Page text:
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Zhana Viel is an artist who spent her youth exploring in nature and freely discovering the great outdoors. As a teenager, she studied photography and design with the American photographer John Sciarrino who catalyzed her outgoing passion for art making. She has numerous private collections in Europe, the United States and Australia. Viel's artworks have been used on the covers of books, CD albums and Vernon Proms Classical music festival visuals. At the present moment, she lives and works in London, UK.

''To appreciate art we use a small part of our intellect, but it is emotion that draws us to the piece, brings us into the realm of its essence. The viewer binds with art and it is a mysterious experience, one that defies definition. Zhana Viel understands that connection between the viewer and her art.

When looking at her paintings the colors, the textures, the whole experience is emotional and on a level that drives deep into that place inside us where we discover...ourselves.

Many of her subjects include whimsical faces, their expressions portraying the simplest of emotions. Yet they have an edge to them, as if they know something, something deep, Jungian... archetypal.

We are fooled into believing that this person is merely happy or angry or sad until we learn that there is so much more. There are slight nuances, a simple stroke of the brush that unfolds secrets, little plans, the recipe of the stars. Music is a favored subject of Zhana's art and here we see her creating some of her most brilliant work.The musical instruments are extensions of the people playing them, extremities transporting life's energy from the subject to the viewer.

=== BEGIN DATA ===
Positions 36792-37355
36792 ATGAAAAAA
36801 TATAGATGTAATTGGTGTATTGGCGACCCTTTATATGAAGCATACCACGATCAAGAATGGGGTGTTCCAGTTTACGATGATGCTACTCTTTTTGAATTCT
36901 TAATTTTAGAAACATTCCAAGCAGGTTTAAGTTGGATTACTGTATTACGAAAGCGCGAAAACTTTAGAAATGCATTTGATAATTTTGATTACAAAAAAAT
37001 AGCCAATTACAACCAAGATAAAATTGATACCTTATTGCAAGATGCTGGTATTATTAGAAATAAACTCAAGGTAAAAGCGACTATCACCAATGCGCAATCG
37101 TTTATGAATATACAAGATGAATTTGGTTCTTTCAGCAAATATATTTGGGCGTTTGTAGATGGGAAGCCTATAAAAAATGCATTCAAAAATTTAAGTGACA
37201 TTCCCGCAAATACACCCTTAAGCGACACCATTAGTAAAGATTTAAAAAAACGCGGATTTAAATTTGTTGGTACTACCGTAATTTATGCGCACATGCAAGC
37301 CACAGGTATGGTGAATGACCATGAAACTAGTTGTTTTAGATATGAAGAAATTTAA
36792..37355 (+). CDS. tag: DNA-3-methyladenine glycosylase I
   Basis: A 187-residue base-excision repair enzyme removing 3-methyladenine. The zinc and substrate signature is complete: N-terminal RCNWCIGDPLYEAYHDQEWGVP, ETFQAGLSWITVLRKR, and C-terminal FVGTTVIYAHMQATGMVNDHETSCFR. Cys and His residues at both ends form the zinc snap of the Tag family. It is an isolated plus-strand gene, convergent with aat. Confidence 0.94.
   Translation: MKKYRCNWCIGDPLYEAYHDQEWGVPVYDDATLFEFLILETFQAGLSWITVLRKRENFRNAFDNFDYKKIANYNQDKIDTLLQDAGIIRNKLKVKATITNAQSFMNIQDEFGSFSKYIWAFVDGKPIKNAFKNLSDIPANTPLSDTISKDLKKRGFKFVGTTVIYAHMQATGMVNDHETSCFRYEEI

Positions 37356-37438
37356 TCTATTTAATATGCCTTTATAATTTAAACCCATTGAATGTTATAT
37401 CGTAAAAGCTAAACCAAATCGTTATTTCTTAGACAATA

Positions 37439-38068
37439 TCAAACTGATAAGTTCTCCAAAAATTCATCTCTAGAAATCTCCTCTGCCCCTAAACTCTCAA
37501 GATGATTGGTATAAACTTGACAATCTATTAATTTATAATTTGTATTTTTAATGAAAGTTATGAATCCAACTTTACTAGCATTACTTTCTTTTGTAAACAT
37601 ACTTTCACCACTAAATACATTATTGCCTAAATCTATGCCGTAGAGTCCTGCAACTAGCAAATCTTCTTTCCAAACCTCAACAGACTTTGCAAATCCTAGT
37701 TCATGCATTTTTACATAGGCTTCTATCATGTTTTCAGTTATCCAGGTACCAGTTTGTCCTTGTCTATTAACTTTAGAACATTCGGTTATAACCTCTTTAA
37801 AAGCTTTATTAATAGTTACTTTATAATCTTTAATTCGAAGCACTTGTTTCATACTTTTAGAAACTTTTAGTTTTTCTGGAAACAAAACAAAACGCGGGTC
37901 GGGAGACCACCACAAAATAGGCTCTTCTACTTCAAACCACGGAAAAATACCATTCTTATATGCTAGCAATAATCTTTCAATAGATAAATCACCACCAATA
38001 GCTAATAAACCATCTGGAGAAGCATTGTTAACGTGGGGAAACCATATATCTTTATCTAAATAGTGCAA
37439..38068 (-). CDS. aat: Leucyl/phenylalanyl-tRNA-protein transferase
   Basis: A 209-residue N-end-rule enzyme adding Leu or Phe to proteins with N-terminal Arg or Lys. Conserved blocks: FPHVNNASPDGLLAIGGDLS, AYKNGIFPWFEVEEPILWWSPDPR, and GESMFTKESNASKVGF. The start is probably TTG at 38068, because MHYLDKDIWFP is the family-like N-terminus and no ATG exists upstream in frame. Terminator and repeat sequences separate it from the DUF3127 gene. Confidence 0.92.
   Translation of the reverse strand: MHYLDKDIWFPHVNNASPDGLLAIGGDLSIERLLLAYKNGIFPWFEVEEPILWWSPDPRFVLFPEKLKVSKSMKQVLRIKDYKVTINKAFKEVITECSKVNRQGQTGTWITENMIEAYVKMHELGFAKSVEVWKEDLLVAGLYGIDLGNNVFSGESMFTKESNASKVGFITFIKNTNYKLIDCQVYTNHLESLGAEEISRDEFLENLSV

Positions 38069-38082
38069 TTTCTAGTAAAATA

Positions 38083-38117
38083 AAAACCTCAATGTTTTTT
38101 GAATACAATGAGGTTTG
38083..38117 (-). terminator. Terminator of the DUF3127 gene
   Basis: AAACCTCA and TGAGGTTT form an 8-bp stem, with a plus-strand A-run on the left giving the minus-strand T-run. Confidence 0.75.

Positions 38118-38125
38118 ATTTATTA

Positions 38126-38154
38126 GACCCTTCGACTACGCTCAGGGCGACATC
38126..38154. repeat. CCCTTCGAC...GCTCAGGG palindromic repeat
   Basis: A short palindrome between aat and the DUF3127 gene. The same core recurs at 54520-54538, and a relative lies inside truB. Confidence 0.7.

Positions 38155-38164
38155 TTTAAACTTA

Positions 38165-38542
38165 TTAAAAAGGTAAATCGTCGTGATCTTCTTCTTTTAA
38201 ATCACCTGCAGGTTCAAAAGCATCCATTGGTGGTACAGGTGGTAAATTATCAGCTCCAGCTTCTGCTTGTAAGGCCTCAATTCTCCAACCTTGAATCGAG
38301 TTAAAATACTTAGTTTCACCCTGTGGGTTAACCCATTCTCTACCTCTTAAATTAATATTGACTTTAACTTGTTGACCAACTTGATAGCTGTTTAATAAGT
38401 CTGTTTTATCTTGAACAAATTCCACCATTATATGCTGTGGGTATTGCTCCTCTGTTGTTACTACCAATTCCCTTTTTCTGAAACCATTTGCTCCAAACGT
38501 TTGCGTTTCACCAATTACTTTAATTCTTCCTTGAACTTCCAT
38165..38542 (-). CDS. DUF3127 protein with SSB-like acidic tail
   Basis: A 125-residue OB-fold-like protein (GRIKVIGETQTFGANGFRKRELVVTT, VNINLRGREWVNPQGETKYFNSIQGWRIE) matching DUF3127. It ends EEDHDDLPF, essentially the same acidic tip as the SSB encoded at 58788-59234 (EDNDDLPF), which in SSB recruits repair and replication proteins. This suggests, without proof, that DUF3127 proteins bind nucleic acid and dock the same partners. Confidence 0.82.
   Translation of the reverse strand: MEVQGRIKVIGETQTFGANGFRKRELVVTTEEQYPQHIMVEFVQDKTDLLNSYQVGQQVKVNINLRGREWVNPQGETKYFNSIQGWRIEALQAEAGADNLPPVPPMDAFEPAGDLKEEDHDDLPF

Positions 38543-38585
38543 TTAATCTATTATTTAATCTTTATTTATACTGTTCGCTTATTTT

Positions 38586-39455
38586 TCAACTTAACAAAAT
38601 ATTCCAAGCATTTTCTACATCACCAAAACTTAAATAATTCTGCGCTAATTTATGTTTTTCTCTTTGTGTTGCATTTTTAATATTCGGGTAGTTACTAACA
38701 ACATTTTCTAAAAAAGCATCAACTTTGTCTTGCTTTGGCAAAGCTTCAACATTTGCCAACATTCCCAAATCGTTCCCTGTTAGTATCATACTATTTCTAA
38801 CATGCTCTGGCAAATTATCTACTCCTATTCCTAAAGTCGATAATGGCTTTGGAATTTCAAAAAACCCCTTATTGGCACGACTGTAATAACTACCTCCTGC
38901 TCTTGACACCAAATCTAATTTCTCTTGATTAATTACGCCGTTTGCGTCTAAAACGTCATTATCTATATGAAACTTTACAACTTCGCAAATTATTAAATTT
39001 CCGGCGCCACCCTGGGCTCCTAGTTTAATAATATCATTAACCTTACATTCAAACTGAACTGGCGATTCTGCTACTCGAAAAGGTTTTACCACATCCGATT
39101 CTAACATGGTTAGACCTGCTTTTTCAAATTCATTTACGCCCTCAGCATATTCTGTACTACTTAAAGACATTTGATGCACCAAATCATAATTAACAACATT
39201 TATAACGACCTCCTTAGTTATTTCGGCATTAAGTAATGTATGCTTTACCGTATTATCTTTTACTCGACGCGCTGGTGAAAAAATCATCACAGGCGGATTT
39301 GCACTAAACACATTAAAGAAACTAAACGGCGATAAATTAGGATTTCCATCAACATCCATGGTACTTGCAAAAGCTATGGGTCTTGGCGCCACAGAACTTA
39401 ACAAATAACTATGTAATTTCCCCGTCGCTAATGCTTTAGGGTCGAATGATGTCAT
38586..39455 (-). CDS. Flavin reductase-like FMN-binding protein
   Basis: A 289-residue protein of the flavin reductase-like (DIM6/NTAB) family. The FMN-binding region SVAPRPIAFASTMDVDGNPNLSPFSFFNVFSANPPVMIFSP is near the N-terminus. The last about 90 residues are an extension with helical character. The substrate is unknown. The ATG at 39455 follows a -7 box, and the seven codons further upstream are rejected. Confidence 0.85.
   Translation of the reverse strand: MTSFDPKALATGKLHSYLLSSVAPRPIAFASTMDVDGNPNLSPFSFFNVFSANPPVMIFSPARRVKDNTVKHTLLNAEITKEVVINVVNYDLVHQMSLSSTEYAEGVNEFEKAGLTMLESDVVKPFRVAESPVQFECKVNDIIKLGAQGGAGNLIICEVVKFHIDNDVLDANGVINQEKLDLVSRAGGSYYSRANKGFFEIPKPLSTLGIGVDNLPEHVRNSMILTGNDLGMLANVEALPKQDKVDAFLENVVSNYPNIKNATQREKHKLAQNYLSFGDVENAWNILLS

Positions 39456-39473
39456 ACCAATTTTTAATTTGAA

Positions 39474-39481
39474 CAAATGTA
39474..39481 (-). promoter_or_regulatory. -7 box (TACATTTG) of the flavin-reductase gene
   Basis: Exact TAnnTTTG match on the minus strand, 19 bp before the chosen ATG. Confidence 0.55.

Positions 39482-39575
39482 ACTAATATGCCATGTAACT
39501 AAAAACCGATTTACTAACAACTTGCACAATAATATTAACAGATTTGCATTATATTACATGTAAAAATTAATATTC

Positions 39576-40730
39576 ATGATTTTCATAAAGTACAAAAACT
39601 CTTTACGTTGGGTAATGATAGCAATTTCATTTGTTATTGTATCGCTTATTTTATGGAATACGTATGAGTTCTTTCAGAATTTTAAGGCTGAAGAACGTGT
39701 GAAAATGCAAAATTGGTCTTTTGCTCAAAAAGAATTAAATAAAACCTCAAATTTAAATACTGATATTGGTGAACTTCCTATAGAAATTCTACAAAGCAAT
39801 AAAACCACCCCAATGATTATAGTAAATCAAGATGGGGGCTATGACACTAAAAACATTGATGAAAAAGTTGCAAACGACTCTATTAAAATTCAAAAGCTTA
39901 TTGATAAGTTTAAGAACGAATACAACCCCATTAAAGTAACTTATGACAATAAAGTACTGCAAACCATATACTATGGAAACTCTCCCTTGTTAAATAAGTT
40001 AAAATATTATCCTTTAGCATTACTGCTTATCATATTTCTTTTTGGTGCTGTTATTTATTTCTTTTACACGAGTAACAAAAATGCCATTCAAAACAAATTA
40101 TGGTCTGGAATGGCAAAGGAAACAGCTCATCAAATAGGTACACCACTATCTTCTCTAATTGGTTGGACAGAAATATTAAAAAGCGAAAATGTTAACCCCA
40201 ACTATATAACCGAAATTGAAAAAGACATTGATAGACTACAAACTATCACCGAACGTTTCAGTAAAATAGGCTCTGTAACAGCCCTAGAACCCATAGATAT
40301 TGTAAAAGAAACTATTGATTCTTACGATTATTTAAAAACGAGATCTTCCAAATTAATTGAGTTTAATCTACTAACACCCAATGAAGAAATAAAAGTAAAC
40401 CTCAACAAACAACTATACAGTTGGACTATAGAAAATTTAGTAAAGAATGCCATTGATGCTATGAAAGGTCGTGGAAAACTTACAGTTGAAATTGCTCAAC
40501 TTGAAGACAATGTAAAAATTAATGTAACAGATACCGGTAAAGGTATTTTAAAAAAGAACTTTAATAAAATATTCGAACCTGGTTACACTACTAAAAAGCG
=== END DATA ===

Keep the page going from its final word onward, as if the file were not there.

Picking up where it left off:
Listening to music is one of the most personal experiences and it is no surprise that it is a dominant aspect of Zhana's work. When one looks at this artist's vast array of creations, thoughts of classic B&W movies from Bergman, Antonioni, Fellini and many other iconic filmmakers come to mind. It is art like this that lifts, transforms and breaks those barriers between the solid, structural world and the ethereal mystical realm of soul-thought.

Like Plato's shadow figures on the cave wall we look at the art of Zhana Viel and grasp something bigger, greater than this finite world reveals to us, we see the unlimited." - by John Sciarrino